The pain of adolescence is complicated by family secrets and persistent grudges in Elena Ferrante’s devastating novel, The Lying Life of Adults.
For thirteen-year-old Giovanna, her father’s side of the family has always been a mystery. A desperate curiosity compels her to arrange a visit with her aunt Vittoria, who has been blacked out in every photo her parents own. Enticed by Vittoria’s conviction and bluntness, Giovanna starts to pull on the threads of her family tapestry, unaware of how quickly and how thoroughly her life will unravel.
Giovanna’s narration is complex and emotional, combining a young adult’s rebellion with a child’s insecurities. She tries to keep her interest in Vittoria’s story a secret. In the end, she can’t close her eyes to the terrible realization that the adults she has looked up to her entire life are no better—and are in some ways worse—than the relatives they have always maligned. Just because every story has two sides, she realizes, doesn’t make one side right and the other wrong.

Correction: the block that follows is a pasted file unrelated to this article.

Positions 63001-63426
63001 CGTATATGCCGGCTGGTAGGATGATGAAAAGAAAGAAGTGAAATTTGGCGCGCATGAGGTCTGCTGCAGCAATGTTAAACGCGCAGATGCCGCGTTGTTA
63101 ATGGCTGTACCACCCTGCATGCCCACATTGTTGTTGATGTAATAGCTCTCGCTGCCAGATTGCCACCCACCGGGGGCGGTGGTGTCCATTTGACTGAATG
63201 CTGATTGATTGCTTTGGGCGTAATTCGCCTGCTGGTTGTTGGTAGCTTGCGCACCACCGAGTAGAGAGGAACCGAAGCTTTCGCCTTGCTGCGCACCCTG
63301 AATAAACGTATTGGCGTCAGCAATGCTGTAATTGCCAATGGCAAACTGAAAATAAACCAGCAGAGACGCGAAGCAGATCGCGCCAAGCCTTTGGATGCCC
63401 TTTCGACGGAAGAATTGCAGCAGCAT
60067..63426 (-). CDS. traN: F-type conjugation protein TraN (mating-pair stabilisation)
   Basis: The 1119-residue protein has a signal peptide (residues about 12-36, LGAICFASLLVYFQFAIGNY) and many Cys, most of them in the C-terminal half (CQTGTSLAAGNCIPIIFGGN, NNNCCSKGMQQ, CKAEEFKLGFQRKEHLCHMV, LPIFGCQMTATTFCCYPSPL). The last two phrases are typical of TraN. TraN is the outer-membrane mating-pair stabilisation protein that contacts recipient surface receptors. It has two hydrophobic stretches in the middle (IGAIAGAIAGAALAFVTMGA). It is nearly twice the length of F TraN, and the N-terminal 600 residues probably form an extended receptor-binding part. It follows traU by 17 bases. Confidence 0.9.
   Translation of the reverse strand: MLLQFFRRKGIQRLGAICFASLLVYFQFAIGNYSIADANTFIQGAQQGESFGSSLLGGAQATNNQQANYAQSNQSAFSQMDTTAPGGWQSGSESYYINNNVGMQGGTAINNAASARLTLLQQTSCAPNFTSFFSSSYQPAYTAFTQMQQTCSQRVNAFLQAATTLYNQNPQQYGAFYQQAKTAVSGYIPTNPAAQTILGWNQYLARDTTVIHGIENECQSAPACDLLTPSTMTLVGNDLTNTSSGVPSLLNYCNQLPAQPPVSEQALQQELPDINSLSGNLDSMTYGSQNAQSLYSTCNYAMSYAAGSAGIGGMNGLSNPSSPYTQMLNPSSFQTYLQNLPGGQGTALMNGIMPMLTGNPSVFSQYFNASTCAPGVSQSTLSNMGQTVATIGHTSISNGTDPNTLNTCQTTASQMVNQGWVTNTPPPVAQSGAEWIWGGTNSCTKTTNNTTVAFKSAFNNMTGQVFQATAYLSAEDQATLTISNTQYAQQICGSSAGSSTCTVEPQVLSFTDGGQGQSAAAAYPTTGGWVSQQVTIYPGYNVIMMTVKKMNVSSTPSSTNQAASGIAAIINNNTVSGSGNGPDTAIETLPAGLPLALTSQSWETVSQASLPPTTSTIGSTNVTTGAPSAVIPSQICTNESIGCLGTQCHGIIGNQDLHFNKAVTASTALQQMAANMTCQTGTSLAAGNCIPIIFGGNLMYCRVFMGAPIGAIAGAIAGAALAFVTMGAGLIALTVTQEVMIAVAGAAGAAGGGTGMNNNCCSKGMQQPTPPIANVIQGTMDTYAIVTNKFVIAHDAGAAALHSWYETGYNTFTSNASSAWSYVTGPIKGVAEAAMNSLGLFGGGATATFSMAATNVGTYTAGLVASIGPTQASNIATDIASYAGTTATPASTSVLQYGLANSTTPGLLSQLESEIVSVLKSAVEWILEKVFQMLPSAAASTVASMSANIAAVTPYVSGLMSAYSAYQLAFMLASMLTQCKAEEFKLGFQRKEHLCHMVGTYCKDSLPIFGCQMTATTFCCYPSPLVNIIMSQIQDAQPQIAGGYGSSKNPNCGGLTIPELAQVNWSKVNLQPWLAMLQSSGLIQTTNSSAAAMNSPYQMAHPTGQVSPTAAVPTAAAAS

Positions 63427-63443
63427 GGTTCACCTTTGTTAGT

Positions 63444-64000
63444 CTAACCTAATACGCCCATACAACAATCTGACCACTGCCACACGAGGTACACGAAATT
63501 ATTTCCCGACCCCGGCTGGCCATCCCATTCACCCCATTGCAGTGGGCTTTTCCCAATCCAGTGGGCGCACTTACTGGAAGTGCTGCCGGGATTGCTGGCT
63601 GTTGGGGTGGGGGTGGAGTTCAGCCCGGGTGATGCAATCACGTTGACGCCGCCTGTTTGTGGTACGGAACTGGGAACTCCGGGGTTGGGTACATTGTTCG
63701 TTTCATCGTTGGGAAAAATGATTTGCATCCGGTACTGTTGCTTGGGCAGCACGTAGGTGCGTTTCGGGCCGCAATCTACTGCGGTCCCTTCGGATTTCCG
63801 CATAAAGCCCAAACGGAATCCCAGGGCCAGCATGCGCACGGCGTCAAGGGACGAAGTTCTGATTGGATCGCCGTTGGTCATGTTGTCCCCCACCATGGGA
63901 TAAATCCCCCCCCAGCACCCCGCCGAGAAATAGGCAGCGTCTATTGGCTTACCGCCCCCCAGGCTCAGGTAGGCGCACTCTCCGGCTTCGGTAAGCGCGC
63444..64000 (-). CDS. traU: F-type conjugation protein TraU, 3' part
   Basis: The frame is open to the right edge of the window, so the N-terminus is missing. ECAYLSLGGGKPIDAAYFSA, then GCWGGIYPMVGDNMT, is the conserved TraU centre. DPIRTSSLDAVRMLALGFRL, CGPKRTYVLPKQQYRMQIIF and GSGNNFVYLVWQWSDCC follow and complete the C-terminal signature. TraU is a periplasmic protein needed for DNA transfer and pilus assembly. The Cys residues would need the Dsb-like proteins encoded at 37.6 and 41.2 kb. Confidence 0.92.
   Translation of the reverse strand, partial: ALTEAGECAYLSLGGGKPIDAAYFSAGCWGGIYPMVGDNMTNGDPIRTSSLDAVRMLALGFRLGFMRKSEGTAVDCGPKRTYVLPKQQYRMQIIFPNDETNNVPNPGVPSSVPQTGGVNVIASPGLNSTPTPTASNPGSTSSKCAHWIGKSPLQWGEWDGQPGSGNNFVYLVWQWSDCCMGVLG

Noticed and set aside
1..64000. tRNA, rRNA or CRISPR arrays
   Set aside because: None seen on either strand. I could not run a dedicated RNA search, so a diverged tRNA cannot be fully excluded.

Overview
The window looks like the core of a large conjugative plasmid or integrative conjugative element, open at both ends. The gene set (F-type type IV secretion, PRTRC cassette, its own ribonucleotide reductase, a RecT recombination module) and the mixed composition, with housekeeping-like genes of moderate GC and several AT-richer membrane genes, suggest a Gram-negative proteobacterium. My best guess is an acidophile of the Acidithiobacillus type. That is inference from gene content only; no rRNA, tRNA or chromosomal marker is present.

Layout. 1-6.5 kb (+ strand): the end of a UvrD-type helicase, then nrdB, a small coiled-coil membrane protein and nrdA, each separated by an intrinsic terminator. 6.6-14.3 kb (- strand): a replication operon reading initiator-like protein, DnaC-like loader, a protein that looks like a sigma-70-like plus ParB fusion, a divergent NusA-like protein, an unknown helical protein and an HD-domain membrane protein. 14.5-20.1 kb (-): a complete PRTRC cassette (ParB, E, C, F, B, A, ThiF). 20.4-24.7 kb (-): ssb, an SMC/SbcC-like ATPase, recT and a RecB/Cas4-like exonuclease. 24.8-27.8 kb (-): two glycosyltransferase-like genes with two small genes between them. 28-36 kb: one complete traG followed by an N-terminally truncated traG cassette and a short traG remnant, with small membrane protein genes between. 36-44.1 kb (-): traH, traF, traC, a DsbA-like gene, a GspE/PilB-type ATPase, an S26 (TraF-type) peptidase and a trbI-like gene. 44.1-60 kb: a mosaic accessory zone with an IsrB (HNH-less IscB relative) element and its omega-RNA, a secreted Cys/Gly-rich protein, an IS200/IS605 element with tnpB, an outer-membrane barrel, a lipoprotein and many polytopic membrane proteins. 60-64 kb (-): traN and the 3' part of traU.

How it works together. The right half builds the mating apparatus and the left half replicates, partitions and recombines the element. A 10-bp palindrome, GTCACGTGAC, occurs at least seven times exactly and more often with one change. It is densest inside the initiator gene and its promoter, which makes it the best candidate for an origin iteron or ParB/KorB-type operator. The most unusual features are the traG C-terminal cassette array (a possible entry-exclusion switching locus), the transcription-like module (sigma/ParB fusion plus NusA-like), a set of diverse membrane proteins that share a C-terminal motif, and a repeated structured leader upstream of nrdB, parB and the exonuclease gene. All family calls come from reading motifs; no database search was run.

The effects of Vittoria’s words slither outward to spoil every aspect of Giovanna’s life. She falls into a spiral of self-destructive behavior, alternately lashing out and retreating into a private, angry world of her own. Rebellion leaves her feeling hollow in the long run, while attempts at mature acceptance are met with more lies. Giovanna, feeling powerless and frustrated by the consequences of her elders’ actions, also struggles with the more ordinary dilemmas that come with growing up. She must forge her own path to adulthood if she is ever to find peace.
The Lying Life of Adults is a gripping novel about coping with change and creating the closure you need to move forward.
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